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August 3, 2017 9:53 am  #1

1958 Eggnog recipe (and more!)

I kinda pirated this recipe from another group to which I belong. I did tell them I was going to borrow it and no one objected. I wish she had provided a link, but there wasn't one, and I searched the web and couldn't find one either. So I'm going with it the way it was posted!

I think the cedar eggnog sounds yummy; may try making some of this for new years eve party. This is long, but it's interesting reading.


1958: Eggnog
Published: December 23, 2007

Eggnogs have long been a Times recipe staple. An 1895 article on
Christmas-food traditions noted that Americans eat more lightly
than the English throughout the season. The only exception, the writer
added, "is eggnogg, a mixture of eggs, milk, sugar, spices, rum, brandy
and - headache.

This beverage, however, has lately fallen somewhat out of favor.
Either our stomachs have grown weaker or our brains stronger, and we
are not willing to sacrifice future well-being for the sake of a momentary
gratification, even though sanctioned by the precept and example of our
ancestors." Well, pooh-pooh!

Tom Schierlitz for The New York Times.
Food stylist: Susan Spungen.

A Twist on a Christmas Tradition

By the late 1950s, eggnog, and drinking, had staged a comeback. If you
already have a favorite eggnog recipe, throw it out, because the one that
Craig Claiborne ran in 1958 sweeps the field. What makes Claiborne's
Southern-style family recipe different from all the also-rans is that it
doesn't pretend to be a drink. He suggests you eat his nog with a spoon.
And so you should: it's the only way to get it out of the punch cup.

You begin by beating the egg yolks and sugar until they're as thick as
meringue, then loosen them up with bourbon and Cognac and, eventually,
fold in both whipped cream and whipped egg whites, so it's like a giant
bowl of faintly boozy chiffon. Claiborne smartly adds salt to the egg whites to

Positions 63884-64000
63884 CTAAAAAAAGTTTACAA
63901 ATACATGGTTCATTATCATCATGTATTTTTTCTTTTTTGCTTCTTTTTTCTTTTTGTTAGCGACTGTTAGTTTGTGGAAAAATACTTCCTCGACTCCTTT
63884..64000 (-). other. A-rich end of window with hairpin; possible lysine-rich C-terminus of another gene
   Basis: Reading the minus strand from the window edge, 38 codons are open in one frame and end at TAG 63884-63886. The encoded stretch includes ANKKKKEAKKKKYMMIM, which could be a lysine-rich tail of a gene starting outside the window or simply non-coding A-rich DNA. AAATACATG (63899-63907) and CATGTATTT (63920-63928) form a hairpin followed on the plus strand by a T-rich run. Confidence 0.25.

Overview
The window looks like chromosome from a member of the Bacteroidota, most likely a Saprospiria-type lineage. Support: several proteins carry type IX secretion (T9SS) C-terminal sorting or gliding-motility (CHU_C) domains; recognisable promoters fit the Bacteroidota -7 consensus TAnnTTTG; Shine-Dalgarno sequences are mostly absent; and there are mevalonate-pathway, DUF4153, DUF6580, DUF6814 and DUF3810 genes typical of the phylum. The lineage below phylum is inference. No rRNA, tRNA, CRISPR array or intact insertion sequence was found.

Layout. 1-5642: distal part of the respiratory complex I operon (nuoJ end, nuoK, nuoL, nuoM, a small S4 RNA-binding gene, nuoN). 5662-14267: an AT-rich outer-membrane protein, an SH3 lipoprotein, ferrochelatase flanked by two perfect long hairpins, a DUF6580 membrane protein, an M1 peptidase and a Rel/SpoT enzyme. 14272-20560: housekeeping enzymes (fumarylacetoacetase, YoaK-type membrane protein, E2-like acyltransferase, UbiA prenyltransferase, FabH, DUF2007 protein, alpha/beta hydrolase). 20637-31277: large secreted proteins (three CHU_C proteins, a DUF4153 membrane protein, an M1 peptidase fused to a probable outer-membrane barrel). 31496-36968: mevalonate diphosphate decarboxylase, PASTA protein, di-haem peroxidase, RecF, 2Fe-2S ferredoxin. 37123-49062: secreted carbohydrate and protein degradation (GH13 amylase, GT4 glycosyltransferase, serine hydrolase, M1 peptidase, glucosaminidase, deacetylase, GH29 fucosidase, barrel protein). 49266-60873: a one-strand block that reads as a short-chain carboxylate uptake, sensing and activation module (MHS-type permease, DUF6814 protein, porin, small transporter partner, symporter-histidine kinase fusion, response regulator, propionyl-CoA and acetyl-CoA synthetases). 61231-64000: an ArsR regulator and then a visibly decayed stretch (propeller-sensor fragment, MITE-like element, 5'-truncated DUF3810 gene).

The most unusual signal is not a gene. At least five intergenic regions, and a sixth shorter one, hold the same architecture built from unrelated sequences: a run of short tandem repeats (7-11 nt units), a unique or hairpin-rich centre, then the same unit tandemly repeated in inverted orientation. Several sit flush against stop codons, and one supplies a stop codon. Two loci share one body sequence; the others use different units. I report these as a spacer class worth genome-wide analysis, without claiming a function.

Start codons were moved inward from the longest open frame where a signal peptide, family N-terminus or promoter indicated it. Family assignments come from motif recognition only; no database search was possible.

amplify and sharpen the flavors. The alcohol, which may seem like a lot when
you're pouring it in, actually isn't much - just 2 cups to 6 cups other liquid - and
so it swims through the layers of egg and cream as an echo to the nog rather
than as a belt of good cheer.

The richness of the ingredients hits you about halfway through your cup, and by
the time you've reached the bottom, you're done.

I asked Eben Freeman, the head bartender at Tailor in SoHo, to try
Claiborne's concoction and to come up with his own interpretation. Freeman is
a man who isn't shy about using ingredients like bell peppers in his cocktails,
infusing gin with hops and making drinks like "the Waylon," which involves
blending bourbon with smoked Coca-Cola; he took to the eggnog with the
enthusiasm of a dog unleashed in the park. When you make the old one,
Freeman noted, "you're thinking about making soufflés. So naturally I
thought of a cheese soufflé. And then I was thinking about fondue, and when
you make a traditional fondue, you're usually putting cherry eau de vie into it."

And off he went experimenting. Cheese was figuring into the mix, but then so
was wood. (Yes, wood.) He couldn't settle on just one recipe, so he presented me
with two eggnogs: a savory-sweet one in which he infused the cream with
Roquefort and scented the nog with poire William, a pear eau de vie, and another
that hewed closely to Claiborne's except that Freeman infused the bourbon with cedar.